After Anne Arundel County Food Bank’s largest spring food drive was postponed due to the coronavirus pandemic for a second year, the bank is struggling to continue supplying donations for an increase in demand.
The National Association of Letter Carriers’ annual Stamp Out Hunger Food Drive that’s normally held in the spring has been canceled for a second year.
“Food drives are still being canceled and unfortunately I don’t know when we will get these large drives back on track,” said Susan Thomas, director of Anne Arundel County Food Bank. “The postal service didn’t do theirs because it is a national drive and wasn’t safe for them to do so and we understand everyone being safe but it did create challenges.”
Throughout Anne Arundel County, letter carriers and postal workers from 18 post offices collected on average 40,000 pounds of food each year for the county food bank prior to the pandemic. The loss of the largest spring drive comes at a time when the food bank is working to maintain a 350% increase in the number of Anne Arundel County residents relying on food from pantries to feed their families.
Thomas is hoping into the fall more drives will pick up. Usually, the food bank would have a list of items they need, but they still need everything, Thomas said. Diapers and baby food are in high demand.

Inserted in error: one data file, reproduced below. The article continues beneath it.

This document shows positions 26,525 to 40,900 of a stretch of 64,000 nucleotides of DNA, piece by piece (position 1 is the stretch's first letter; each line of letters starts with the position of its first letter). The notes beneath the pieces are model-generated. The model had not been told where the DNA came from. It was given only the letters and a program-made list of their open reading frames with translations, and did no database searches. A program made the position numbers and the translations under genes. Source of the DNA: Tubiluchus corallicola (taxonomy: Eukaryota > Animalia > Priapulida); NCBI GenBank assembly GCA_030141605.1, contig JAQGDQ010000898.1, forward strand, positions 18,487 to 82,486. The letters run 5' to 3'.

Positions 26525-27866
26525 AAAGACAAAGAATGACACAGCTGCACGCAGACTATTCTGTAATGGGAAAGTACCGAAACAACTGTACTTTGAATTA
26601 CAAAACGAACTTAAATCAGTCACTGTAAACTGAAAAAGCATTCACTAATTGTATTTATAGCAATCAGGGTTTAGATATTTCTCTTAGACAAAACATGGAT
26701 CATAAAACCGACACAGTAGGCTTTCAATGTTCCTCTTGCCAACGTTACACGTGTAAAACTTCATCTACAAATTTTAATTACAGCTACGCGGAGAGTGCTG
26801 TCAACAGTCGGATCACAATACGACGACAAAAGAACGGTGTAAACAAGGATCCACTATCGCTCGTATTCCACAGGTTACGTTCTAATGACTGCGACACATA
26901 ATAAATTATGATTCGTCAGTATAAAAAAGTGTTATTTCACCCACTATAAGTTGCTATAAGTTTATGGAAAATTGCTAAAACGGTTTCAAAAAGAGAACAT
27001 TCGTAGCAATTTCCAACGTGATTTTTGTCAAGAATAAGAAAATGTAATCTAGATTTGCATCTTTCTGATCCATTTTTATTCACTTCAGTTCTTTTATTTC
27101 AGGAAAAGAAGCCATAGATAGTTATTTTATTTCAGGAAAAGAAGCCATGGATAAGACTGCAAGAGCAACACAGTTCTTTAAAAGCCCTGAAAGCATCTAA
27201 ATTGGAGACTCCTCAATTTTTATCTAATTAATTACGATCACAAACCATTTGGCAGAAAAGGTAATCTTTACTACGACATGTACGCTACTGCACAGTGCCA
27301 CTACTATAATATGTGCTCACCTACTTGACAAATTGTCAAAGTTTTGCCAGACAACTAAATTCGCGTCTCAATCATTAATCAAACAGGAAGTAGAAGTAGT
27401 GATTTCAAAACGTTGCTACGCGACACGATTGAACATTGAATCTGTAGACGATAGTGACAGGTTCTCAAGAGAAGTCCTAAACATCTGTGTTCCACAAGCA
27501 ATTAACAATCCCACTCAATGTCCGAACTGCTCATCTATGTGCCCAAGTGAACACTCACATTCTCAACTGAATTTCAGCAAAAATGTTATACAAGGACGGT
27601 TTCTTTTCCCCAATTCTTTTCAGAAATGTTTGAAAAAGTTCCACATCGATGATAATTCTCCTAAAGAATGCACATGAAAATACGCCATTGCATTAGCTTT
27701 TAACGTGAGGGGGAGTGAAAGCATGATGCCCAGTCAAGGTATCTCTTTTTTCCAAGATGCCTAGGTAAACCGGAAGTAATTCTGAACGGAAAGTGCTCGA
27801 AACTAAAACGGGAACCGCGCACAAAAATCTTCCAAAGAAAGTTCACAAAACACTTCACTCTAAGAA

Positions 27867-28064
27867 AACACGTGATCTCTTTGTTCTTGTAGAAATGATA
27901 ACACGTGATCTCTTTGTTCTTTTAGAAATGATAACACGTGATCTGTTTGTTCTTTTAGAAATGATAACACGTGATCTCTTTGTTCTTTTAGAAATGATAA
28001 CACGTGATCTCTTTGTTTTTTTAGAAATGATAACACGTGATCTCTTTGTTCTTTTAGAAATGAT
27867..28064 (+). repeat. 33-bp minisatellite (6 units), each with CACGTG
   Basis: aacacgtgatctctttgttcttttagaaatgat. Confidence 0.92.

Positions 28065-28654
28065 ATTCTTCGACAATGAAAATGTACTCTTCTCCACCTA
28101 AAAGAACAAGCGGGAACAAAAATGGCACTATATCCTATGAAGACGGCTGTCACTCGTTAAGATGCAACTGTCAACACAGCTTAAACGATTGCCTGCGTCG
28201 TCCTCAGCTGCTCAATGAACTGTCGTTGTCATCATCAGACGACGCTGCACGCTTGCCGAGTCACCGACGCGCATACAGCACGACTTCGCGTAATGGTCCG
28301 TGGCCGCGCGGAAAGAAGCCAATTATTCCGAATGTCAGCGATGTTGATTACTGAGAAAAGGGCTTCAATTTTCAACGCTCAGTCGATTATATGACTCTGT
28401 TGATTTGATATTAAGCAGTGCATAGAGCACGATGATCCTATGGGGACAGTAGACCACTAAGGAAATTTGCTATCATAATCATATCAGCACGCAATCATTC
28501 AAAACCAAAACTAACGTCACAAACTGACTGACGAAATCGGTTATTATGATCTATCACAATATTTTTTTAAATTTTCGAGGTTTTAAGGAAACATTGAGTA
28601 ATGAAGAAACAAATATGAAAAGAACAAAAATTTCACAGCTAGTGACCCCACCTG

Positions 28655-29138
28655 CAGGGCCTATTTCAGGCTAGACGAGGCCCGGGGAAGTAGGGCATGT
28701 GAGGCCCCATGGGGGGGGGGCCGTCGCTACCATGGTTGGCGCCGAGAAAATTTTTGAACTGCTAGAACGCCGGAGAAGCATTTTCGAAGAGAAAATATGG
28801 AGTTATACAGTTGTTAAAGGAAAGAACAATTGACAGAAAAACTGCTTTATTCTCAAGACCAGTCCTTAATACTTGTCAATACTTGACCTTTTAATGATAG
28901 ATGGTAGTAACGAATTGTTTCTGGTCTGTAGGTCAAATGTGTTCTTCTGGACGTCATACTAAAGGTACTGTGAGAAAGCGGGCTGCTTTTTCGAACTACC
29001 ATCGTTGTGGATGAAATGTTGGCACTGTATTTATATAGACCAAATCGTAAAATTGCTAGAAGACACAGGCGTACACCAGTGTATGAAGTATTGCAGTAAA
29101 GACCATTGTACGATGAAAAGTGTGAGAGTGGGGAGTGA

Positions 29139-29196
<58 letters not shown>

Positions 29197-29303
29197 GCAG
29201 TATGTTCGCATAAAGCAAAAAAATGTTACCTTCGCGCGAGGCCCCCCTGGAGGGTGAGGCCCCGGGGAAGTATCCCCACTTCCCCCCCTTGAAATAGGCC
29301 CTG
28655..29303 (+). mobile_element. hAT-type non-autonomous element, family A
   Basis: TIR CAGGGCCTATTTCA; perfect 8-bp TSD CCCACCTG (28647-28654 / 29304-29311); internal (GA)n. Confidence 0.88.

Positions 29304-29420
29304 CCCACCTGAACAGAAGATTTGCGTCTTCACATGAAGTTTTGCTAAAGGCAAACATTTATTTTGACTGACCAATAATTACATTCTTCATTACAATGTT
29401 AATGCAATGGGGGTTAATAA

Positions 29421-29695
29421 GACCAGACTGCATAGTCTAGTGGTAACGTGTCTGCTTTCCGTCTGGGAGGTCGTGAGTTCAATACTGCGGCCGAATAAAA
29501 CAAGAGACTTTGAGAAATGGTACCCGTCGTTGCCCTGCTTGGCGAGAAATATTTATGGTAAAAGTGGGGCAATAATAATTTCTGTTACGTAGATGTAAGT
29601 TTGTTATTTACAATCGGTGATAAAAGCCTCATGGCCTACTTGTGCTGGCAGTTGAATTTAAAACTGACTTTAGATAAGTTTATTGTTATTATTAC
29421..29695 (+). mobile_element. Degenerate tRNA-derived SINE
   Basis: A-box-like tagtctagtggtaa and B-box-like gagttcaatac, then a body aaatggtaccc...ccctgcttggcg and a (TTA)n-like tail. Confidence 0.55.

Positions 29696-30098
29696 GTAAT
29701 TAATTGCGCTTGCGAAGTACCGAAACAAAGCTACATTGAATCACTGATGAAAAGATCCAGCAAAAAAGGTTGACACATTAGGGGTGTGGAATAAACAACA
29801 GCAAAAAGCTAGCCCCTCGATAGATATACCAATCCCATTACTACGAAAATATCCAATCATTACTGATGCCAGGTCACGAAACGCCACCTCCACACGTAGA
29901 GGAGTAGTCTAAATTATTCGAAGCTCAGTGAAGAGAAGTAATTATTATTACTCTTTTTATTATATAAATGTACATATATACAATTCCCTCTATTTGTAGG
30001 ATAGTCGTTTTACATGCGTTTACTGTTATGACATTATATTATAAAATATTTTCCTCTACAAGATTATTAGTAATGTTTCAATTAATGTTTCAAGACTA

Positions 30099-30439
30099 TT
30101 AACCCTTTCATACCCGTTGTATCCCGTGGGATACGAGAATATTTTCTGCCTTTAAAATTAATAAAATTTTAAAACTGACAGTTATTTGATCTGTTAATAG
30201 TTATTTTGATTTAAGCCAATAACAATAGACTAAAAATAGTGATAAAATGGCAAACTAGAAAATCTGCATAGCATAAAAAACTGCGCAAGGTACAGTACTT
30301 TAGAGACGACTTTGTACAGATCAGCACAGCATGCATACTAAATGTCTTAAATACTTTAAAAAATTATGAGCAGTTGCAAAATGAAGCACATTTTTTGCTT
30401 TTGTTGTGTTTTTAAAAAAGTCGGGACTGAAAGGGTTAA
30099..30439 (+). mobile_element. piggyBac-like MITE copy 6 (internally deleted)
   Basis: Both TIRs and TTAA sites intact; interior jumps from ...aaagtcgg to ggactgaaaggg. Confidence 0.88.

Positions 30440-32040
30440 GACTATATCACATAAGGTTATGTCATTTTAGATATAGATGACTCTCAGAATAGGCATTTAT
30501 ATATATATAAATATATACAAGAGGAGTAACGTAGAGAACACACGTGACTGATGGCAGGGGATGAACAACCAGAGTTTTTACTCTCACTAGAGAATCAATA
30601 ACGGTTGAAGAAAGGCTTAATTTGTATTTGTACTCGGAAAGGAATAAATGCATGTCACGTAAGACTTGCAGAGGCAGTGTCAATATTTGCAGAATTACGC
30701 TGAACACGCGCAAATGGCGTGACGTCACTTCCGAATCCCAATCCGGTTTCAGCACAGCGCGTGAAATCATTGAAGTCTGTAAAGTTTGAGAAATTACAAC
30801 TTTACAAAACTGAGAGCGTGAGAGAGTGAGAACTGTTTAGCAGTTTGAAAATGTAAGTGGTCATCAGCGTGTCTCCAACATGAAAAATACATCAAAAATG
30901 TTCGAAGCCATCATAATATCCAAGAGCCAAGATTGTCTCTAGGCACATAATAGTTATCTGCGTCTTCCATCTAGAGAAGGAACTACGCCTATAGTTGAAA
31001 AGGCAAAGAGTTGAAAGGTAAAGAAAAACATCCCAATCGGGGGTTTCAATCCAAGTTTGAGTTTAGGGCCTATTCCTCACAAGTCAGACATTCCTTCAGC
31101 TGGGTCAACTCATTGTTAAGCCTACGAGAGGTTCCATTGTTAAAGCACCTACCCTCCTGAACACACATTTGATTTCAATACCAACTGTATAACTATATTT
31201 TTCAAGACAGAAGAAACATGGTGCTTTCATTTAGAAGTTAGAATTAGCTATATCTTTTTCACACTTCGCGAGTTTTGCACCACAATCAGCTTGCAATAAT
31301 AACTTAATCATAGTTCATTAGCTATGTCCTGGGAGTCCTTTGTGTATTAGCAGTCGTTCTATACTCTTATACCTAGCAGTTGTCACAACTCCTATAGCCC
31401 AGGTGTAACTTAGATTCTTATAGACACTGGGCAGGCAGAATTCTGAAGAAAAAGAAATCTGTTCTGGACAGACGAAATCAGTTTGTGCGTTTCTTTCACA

The food bank has given out over 6.3 million pounds of food since March 2020 and still serving 60,000 households a month, Thomas said. The food bank expects the need to persist at high levels for at least another year.
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People think since COVID-19 restrictions have relaxed and more people are working, the need for food pantries would decrease but Thomas said it is the opposite.
“If you been out of work for six months or longer, anytime you experience financial insecurities, it takes six months to a year to get back on your feet,” Thomas said. “They might have back rent or anything, so it takes a while to be self-sufficient again.”
Three tractor-trailers come to the food bank weekly, which is just enough food for one week, Thomas said.
Thomas is waiting to see what the budget will be for the next fiscal year, which begins July 1.
“We are trying to raise revenue to purchase food and supplement the food drives we missed,” Thomas said. “With COVID, it is hard to project anything. We are trying to prepare ourselves for the best and worst-case scenarios. The vaccinations have definitely helped.”
The community has been a big help with volunteering and helping distribute or organize food. The food bank is accepting volunteers in small groups and if anyone wants to volunteer, call them at 410-923-4255.
The food bank has implemented several alternatives to make it easier to donate. Their website includes links where you can purchase the most needed food items through Target or Amazon, which is then delivered directly to the food bank. Additionally, the food is accepting monetary donations to purchase food from distributors at discounted prices. Donations can be made by texting FOOD to 41444 or going to the website at aafoodbank.org/donate.